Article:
Unfortunately, software development is not construction in the conventional sense.  While buildings are constructed with steel, glass, and concrete, software is built using languages and systems that often do not play nice together.  We also have differing levels of training and experience which is not taught in schools but rather learned on the job so asking a developer to do something that seems routine can be a huge suck of time and money.  Also software developers, the good ones at least, see themselves as artists.  Which means they cannot be led around like construction workers.  They have to be treated like the smart professionals they are.  Instead, they are treated like expensive pigs ready to be sacrificed when a project goes bad.

Yes, I have a taupe blazer.  Instead of a Bachelor of Science, I have earned a Master’s in Management and I have earned numerous credentials in my field to prove to executives that I know what I am doing.  I also have over 17 years writing software and learning how to adopt to the new technologies.  I am your ally.  I am just as invested in the success of the project as you are.  Finally, if you give me what I need to succeed, I will.  So have a little respect for the scrum master’s in your life executives, we are the steady hands which make software work for your business.

Until next time.

Monday, June 15, 2015

Lead, Follow or Get Out of the Way!

Leadership is about change.
It has been a week of confusion and wildly changing situations at my day job.  I have been using this time reflect on my leadership style.  I have also been using this period to do some thinking of the changing role of a leader in the agile.  It is funny how scraps of wisdom bubble up during times of chaos and uncertainty.

When I was in high school, I belonged to the Marine Corp Junior Reserve Officer Training Corps.  I joined as a freshman because I wanted to improve my grades and develop some self-discipline.  In the four years since I made that decision, I rose from a lowly recruit to the executive officer of the company of cadets.  Thanks to the guidance of two Vietnam Veterans named David Ogle and Richard Weidner, I learned how to be a leader.

One of the inspirational signs which hung in the drill room said, “Lead, Follow, or Get the Hell out of the Way.”  That boring vinyl sign is stuck in my mind.  Marines are the definition of commitment, it is their job to go anywhere, at any time to act as the long arm of American Military policy.  This is why they are often rescuing American’s from embassies or showing up at short notice when shots begin to fly.  The sign alludes to this because you are either leading fellow marines, part of the unit doing the work, or staying out of their way because when you give marines a job they are going to do it even if they have to pulverize something into dust.

So what does this mean for a scrum master? Situations are going to change over the course of your career.  This means you are going to have to adapt to the different people.  I am learning to get out of the way of team with a strong technical lead.  It is clear they know what they are doing.  It is also clear they do not want my technical guidance on anything.  This means that I have had to learn to step back and let the team succeed and fail on its own because nothing I am going to say is going to change its mind.  In another situation, I see a scrum team which delivers code in a timely manner and appears to be running correctly, but it is hiding some dysfunction.  It is not delivering features wanted by the business. For that team, I wanted to get out of the way but it seems that I must take a more leadership role.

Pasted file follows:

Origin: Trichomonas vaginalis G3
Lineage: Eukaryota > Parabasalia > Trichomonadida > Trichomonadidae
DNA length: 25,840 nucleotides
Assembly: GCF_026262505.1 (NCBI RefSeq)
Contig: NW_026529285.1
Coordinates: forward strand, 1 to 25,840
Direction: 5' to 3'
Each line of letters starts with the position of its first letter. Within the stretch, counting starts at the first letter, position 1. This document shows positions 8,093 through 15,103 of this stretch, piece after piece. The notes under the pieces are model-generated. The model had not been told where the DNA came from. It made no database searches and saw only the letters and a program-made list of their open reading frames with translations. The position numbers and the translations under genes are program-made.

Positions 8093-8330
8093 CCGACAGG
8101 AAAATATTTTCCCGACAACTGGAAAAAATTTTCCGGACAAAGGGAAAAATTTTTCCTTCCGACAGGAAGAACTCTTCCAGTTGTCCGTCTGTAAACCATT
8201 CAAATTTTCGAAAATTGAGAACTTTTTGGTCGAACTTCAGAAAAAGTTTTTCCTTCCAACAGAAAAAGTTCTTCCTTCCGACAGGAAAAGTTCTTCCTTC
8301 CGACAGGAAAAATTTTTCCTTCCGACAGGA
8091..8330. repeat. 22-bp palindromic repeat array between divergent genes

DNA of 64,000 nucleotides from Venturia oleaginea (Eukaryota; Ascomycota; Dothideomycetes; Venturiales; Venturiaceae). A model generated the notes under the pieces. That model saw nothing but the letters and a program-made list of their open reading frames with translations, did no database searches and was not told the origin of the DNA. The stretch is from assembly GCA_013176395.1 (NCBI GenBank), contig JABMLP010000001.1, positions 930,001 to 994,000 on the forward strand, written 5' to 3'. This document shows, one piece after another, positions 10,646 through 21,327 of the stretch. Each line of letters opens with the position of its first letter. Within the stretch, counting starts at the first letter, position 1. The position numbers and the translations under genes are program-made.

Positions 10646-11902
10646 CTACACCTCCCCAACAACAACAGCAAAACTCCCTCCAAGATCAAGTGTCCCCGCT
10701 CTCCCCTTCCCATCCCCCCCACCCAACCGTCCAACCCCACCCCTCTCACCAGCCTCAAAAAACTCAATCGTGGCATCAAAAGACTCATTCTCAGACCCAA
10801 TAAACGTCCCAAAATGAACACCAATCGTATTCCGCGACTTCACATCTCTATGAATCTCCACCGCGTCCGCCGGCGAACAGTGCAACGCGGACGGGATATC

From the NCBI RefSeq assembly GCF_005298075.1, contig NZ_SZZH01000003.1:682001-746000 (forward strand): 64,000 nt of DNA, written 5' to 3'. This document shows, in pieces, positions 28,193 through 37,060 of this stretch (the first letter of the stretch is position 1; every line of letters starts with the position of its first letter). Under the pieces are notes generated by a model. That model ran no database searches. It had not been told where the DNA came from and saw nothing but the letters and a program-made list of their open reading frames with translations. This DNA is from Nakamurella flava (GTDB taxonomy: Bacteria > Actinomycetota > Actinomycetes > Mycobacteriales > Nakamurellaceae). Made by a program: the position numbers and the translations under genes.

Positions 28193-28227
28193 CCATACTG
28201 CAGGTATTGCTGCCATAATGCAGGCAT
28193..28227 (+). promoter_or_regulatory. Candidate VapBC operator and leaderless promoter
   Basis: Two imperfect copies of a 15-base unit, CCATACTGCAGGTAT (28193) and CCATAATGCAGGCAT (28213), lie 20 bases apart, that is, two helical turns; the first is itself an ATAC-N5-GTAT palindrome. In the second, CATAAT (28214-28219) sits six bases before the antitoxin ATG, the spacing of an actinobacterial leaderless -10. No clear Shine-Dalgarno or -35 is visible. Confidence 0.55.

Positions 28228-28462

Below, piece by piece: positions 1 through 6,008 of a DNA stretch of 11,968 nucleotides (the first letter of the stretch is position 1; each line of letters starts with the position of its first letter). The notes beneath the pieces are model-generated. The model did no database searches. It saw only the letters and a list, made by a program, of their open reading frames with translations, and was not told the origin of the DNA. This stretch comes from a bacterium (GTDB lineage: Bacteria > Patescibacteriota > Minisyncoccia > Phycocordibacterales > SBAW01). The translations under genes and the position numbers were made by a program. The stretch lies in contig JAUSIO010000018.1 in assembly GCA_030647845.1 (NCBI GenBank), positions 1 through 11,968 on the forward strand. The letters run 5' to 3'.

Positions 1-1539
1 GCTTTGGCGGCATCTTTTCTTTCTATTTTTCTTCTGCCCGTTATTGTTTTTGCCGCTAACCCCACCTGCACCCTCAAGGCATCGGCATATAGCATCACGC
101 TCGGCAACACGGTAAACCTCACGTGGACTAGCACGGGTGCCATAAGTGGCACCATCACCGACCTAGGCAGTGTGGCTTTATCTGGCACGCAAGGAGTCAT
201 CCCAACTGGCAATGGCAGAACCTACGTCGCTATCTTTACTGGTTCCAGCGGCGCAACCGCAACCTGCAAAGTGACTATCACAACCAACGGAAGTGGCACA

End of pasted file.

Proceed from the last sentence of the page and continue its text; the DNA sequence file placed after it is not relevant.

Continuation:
So a scrum master must change based on the situation he or she finds herself.  We are not empty heads in taupe blazer looking to extort billable hours out of our companies.  The manifesto of agile says that we have to respond to change rather than follow a plan.  This tenant means that we need to lead, follow or get out of the way.  Not learning that lesson means we are in for some uncomfortable failures.

Until next time.

Monday, June 8, 2015

The Greatest Act of Project Management.

This intense young man conducted
the greatest act of project management
in the history of western civilization.
One of the few hobbies I have is collecting toy soldiers and learning about the military history surrounding those soldiers.  This is an important anniversary because it is the 71st anniversary of D-Day and the 70th anniversary of VE-Day.  I am afraid that we can learn a great deal from this period of history from the arrogance of Hermann Goering to the quite leadership of Omar Bradley.  This week I want to discuss the greatest piece of project management ever accomplished, the invasions of Normandy and what people in the Agile community can learn from it.

Looking back the Second World War was the largest catastrophe to occur in western civilization.  Over seventy million people died in the conflict and it spawned, suicide attacks, the deliberate targeting of civilians, and nuclear weapons.  It was the product of economic collapse and punitive treaties.  Its aftermath is still with us today.

Dwight David Eisenhower, was a mid-level officer at the start of World War Two holding the rank of Colonel at the beginning of 1941.  He had a reputation as a good politician and staff officer for more senior commanders including Douglas MacArthur.  From the outside looking in, Eisenhower was condemned to be a mid-level functionary with a minor role in the war.  What changed was that General George Marshal the top military officer during the Second World War, noticed that Eisenhower or Ike as he was nicknamed, had a knack for getting people to work together without having to give orders or invoke rank.  In 1942, he was spending a majority of his time coordinating efforts between British, Free French and other allies in London.  His reward for his efforts was command of the Allied Forces in North Africa fighting Rommel and the Afrika Corps.